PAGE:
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William James
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Location: Northern Italy
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Hi,
I'm going through a process of designing a better polyculture to meet some of my needs.

1. Has to be easy harvestable.
2. Has to be weeded with a weed-eater, not my hands.
3. Has to take advantage of the different growth patterns of annuals, biennials, and perennials.
4. Has to have multiple polycultures (at least 2 or 3 planting patterns)

I've divided plants into these categories:
1. Perennial
2. Short-term annual
3. Long-term annual
4. Annual cover crop
5. Perennial cover crop
6. Beneficial weed

The one problem so far is generating multiple choices for a short-term annual crops. Various forms of lettuce is all I can think of. Chard. Mustard grown for leaf. You could harvest cabbage early, but cabbage is usually a long-term annual.

The other problem is generating perennial cover crops.

Any help would be great.
William

 
Dale Hodgins
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Location: Victoria British Columbia-Canada
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Both for weeding and as a harvesting aid for things like buckwheat, I like the control offered by a cordless hedge trimmer. It cuts and doesn't send stuff flying. A catchment bag could be devised. The cutter can shear just above ground or to any desired height and length of trimmings. They are quiet and they don't fling debris at the face.

With a bag attached, a hedge cutter could gather herbs or animal fodder. I have lots of nettles. Tips could be gathered in a hurry.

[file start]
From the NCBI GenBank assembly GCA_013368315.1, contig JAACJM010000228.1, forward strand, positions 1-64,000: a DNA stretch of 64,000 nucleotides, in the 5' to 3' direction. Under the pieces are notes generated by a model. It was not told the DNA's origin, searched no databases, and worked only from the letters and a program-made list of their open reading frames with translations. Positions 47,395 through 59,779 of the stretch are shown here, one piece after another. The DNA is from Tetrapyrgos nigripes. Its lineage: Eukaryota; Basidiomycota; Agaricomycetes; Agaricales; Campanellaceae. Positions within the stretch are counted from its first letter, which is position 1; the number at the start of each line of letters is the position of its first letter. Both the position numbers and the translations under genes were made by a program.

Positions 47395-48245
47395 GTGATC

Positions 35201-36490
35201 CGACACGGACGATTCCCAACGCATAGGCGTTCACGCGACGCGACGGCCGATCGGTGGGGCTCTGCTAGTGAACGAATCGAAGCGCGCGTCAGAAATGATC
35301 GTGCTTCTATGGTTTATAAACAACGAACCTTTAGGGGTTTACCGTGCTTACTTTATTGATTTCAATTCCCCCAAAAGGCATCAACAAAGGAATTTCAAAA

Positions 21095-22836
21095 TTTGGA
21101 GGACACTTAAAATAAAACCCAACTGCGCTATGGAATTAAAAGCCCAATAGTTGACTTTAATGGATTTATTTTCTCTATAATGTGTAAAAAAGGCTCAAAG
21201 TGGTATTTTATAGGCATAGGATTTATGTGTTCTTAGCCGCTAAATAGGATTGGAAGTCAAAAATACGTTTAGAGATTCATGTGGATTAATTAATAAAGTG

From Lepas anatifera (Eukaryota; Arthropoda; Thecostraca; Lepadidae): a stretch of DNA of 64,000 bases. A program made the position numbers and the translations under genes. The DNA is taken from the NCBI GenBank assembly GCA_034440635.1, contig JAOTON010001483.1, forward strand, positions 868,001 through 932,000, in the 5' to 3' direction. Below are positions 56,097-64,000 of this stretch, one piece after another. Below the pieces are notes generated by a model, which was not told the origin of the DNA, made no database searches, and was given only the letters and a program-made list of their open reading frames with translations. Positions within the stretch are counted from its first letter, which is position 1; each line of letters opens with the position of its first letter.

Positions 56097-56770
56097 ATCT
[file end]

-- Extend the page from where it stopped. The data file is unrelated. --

Dave Burton
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Location: Greater Houston, TX US Hardy:9a Annual Precipitation: 44.78" Wind:13.23mph Temperature:42.5-95F
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William, I think you might find the Plants for a Future database useful.
 
William James
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Location: Northern Italy
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Oregano can be a perennial cover crop. Spreads, supresses weeds, has a yield. Mint is another one like that. But that's as far as I can get with that category.

Clover is okay, but it doesn't have much of a yield, other than mitigating my seed purchases (and not much at that).
I've noticed the dutch white clover sticks around for 2-3 years before getting overwhelmed by grass. I think the red clover stays even less.

@Dave
Thanks for that. Pfaf is good if you don't know the characteristics of the plant whose name you have, but I don't know if the site is as useful to get the perimeters I need. "Long-term annual" doesn't compute, even if we all can agree that a tomato plant could be in such a category and a head of lettuce would not.

Edit: I checked their search function, and while it's pretty good, I wasn't able to add anything useful. They do have growth cycle fast but when crossed with edible leaves it gives me arugula, a couple brassicas, and a few others I've never heard of.

William
 
William James
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Location: Northern Italy
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http://en.wikipedia.org/wiki/List_of_leaf_vegetables

This covers most of the fast, short-term annuals with two caveats:
1) There are longer term leaf vegetables like Cardoons.
2) There are also root vegetables with edible leaves that can be used like a leaf vegetable (onions, potato, carrot, etc).

So that might solve the fast, short-term annual question.

Any thoughts on perennial cover crops? I divided these into
1) Leafy like clover, mint, chives
2) Woody like oregano, thyme
 
William James
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Location: Northern Italy
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Matu Collins
Posts: 1976